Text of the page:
Miami Wreck Fishing
Wreck Fishing off Miami and Miami Beach started heating up this week. The strong Gulf Stream currents have finally slowed down enough to get a few baits down to the bottom. All summer the edge of the Gulf Stream and the hard North currents keep us from Wreck Fishing on the deeper wrecks. The wrecks that we have been fishing this past week are in water as shallow as 200 feet of water on out to over 400 feet of water. All of the deep wrecks we fish are less than three (3) miles from our dock. We have been catching a few nice Snowy Grouper, Vermillion Snapper & Almaco Jacks.
Don't Miss Out on The Last Days to Catch Grouper This Season
Wreck Fishing is best accomplished with a few different techniques. We fish a small lighter up and down “chicken” rig for the medium snappers. We use a larger heavier up and down rig for the larger snappers and groupers. Fast “whip” jigging with white buck tail jigs in two to three ounce wights with a small Bonita Strip has been real effective on the Almaco Jacks and a grouper here and there. We are also fishing Vertical Jigs, both are fished on spinning rods with 50 pound braid line. The last method is a long leader fished with a live bait and a one to three pound lead. We catch the larger Groupers and Amberjacks on this rig. The best baits are a small live bonito or pinfish. We wreck fishing by power drifting over the deep Wrecks and holding the bait close to the bottom. Or working the bait up and down in the water column.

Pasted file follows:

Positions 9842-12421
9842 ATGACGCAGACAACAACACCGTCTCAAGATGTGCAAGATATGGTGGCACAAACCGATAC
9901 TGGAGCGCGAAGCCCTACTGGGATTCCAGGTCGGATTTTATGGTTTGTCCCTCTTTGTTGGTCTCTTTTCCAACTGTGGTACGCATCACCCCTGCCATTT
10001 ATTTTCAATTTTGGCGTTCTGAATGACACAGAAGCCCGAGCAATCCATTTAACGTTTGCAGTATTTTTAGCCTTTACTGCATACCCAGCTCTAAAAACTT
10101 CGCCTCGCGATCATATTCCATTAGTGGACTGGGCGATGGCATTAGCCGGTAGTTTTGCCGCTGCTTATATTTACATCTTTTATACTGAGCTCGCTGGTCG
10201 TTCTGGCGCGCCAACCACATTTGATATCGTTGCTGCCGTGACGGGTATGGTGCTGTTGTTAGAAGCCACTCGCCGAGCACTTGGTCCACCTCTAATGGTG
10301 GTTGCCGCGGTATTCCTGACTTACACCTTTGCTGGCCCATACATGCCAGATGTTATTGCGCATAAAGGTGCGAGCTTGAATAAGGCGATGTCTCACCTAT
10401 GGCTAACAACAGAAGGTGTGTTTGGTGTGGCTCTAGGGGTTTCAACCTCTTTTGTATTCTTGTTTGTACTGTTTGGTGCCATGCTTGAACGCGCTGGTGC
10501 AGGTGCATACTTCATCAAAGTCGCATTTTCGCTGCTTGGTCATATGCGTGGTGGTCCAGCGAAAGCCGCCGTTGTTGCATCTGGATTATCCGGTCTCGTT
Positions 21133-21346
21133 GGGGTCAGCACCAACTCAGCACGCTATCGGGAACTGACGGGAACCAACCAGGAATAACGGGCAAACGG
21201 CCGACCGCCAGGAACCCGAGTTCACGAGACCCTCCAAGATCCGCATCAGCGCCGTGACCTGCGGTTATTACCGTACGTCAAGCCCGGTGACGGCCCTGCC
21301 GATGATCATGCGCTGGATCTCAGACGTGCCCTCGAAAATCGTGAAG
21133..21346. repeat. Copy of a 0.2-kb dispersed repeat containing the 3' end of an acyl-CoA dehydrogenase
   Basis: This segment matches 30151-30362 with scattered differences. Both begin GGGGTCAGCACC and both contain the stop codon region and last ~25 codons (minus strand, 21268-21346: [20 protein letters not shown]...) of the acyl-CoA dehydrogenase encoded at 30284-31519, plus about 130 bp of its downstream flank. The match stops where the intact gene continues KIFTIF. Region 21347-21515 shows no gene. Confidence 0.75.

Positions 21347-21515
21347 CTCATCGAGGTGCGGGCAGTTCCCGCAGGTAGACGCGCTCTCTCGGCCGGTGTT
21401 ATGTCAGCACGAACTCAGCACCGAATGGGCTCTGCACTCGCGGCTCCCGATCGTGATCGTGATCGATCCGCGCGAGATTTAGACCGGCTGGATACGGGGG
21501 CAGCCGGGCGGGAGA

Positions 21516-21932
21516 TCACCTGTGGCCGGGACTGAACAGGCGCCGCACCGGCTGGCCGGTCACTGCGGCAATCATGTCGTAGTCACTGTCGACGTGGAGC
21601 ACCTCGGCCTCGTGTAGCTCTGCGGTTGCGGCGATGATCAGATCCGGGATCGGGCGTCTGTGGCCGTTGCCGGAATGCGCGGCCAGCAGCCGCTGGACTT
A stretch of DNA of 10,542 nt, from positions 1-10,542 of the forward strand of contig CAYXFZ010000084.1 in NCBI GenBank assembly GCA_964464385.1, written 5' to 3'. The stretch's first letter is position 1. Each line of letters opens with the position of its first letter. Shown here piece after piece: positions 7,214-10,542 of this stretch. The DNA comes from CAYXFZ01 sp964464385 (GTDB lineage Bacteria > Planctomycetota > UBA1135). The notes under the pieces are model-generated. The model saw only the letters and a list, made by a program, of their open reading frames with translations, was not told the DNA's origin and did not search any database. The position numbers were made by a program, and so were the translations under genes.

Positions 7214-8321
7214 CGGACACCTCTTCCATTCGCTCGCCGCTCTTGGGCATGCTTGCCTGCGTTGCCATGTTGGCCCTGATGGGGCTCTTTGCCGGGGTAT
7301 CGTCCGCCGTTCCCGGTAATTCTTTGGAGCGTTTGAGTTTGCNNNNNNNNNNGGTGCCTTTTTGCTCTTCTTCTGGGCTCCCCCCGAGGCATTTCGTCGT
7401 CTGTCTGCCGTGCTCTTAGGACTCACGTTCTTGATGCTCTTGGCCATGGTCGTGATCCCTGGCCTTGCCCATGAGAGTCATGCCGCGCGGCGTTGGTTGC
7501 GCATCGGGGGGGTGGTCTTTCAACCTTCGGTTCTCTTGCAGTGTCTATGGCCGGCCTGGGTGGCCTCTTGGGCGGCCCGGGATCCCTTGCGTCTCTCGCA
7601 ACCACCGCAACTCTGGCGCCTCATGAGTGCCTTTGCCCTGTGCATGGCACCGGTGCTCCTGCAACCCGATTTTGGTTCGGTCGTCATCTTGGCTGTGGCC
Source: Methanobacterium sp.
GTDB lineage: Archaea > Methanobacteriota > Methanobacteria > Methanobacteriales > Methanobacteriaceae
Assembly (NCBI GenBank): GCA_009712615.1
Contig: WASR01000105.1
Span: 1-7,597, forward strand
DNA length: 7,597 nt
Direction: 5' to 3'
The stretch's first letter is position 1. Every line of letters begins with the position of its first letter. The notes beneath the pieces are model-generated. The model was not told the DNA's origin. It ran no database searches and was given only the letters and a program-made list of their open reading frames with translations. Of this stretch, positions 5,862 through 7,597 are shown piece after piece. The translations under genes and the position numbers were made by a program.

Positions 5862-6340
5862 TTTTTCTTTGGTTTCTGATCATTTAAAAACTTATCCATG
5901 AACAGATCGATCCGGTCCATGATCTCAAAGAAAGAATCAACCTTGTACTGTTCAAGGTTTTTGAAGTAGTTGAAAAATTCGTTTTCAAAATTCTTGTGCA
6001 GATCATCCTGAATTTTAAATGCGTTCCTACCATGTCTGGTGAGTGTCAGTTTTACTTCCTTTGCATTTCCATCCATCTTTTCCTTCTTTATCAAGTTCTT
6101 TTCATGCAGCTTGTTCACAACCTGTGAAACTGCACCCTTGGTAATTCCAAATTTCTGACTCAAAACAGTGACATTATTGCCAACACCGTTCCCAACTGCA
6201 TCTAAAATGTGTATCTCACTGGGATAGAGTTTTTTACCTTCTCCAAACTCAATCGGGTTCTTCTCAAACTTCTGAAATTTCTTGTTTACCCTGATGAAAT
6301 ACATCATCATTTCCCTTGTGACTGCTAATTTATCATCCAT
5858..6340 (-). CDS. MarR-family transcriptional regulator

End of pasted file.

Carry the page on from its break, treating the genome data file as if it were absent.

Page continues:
Capt. Jay Cohen
Capt. Jay owns and operates the Miami fishing charter Capt. Jay’s Deep Sea Fishing. Capt. Jay has fished Miami for more than 40 years and holds several I.G.F.A world records and has won multiple tournaments, including the METT tournament and the fun fish boat in the Miami Billfish tournament. Capt. Jay discovered a new species of tilefish and had the honor of naming the fish (Bahama Tiger Tilefish).